Carrots contain a lot of sugar, and your rabbit’s digestive system isn’t made to process large amounts of sugar or carbohydrates. 

When a rabbit binges on carrots or any other sugar-rich treat, the undigested sugar builds up, causing gas. 

Plus, the pH level of your pet’s gut changes – and not for the better. Your bunny’s digestive tract becomes a breeding ground for bacteria – the bad kind – which leads to diarrhea and other issues.   


When you eat lots of sugar, you’ll start gaining weight. It’s the same for a rabbit. 

An obese rabbit is unhealthy because they can’t eat their cecotropes, groom themselves or their bonded bunny partner, or move around to get exercise.  

Tooth Decay 

Yip, sugar isn’t good for your teeth, and neither is it good for your rabbit’s teeth. 

Too much sugar results in tooth decay, which means your rabbit may suffer from malnourishment as it won’t be able to eat. Rotting teeth and other dental issues are painful and best avoided. 

Vitamin A Toxicity 

Carrots have a very high vitamin A content. Not that your rabbit will eat 100 grams of carrots, but if they do, this amount has 16,706 IU of the vitamin. 

On a daily basis, a rabbit should only get 5,000 to 12,000 IU of vitamin A. Thus, too much vitamin A – which your rabbit can easily get too much of by eating too many carrots – is bad. 

Symptoms of vitamin A toxicity include: 

  • Abortions 
  • Paresis (aka nerve damage, which can result in partial or full paralysis) 
  • Reproductive abnormalities   
  • Muscular dystrophy 
  • Kits not surviving once kindled

How Many Carrots Can I Give My Rabbit?

Carrots are a versatile veggie but should only be fed to your rabbit on occasion.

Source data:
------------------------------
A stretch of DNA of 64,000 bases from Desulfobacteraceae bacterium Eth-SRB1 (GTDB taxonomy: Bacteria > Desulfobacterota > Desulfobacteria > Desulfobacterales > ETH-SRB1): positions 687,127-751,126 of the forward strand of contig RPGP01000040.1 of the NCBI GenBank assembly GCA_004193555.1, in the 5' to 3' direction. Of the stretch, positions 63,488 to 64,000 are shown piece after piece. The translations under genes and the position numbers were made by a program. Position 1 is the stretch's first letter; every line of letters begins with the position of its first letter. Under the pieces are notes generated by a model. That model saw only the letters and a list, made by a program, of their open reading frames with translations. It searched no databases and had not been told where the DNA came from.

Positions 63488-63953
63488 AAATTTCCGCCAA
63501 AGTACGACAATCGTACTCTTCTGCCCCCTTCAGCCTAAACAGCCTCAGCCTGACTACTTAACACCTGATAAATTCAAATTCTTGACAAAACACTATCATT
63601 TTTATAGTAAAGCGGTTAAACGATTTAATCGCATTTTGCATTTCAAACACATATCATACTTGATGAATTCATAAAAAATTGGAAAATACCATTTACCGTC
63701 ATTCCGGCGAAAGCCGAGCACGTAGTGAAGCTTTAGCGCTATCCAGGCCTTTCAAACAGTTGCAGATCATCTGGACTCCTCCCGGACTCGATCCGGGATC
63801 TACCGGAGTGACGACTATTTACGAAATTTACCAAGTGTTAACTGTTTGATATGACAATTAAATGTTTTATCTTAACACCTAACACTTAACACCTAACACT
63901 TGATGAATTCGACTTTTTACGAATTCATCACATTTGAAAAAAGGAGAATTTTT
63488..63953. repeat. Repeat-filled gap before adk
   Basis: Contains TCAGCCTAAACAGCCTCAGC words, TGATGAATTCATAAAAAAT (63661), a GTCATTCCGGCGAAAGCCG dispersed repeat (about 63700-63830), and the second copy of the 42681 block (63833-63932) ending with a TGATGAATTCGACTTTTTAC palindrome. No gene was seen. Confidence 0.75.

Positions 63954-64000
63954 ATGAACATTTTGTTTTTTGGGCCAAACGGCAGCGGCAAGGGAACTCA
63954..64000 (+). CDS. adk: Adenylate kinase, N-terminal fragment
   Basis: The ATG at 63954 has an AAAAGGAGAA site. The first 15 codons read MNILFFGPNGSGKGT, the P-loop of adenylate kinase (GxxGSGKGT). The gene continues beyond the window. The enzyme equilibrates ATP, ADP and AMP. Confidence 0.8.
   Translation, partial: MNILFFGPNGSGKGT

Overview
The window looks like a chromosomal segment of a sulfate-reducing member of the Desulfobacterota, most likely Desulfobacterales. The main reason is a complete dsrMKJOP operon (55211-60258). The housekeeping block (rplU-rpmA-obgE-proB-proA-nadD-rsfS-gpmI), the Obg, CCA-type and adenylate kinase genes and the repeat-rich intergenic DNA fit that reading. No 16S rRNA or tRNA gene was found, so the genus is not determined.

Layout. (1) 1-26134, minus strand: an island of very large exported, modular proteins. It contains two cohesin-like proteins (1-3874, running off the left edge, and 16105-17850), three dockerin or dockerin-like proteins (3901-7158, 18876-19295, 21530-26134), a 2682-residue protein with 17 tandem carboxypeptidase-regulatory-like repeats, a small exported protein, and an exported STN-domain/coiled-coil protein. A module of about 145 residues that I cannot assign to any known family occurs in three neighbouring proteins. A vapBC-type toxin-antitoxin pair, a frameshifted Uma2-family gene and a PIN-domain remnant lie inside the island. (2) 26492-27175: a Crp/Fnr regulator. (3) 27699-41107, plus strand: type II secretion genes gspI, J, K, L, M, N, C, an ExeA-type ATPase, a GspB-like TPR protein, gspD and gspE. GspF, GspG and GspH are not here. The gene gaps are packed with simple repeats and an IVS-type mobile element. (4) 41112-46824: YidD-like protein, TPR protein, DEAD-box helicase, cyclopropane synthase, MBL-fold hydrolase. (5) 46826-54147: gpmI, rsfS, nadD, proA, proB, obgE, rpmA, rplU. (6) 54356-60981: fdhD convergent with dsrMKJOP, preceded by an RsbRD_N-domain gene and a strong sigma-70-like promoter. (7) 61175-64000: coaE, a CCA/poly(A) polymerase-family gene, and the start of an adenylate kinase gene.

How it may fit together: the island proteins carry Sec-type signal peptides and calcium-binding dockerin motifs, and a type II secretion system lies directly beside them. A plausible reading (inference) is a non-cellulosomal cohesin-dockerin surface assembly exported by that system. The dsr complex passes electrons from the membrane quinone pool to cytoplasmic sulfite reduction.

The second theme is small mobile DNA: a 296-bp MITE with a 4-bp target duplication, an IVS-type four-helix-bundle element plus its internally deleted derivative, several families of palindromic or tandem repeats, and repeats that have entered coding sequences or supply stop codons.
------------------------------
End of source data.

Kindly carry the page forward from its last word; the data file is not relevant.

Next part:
When introducing new treats, it’s best to start slow and small. Wash the carrot and peel a few strips. Let your rabbit taste and eat. 

Carefully monitor your rabbit for signs of an upset tummy. If your rabbit is fine, you can give them slices of carrot as a treat. If your rabbit has diarrhea or a tummy ache, it’s best to leave carrots out. 

How many carrots you give your rabbit as a treatment depends on how big your rabbit is. In general, give your rabbit a serving of carrots that’s 1 inch to 3 inches long twice a week. 

Or, work on 2 tablespoons of carrot for every 5 pounds of body weight.

Can Baby Rabbits Eat Carrots?

Baby rabbits shouldn’t eat carrots at all. 

You can only introduce carrots in small quantities and while vigilantly monitoring your bun when they are 6 months old. 

At this age, their digestive systems are fully developed and they can digest small amounts of sugar and starch from sugar and starch-rich fruits and vegetables. 

My Last Bunny Thoughts 

Rabbit owners need to do thorough research to know what their pet rabbit can safely eat in large quantities and what rabbit food is best given in small quantities and on occasion.

Rabbits love carrots and any other sweet treats, but these have high sugar content. That’s why it’s best to limit how much sweet treats your bun eats. 

Rather stick to feeding your pet rabbit their regular diet of hay, leafy greens, freshwater, and pellets, and leave the treats for training.

However, it is cute to watch a rabbit chewing on a piece of carrot!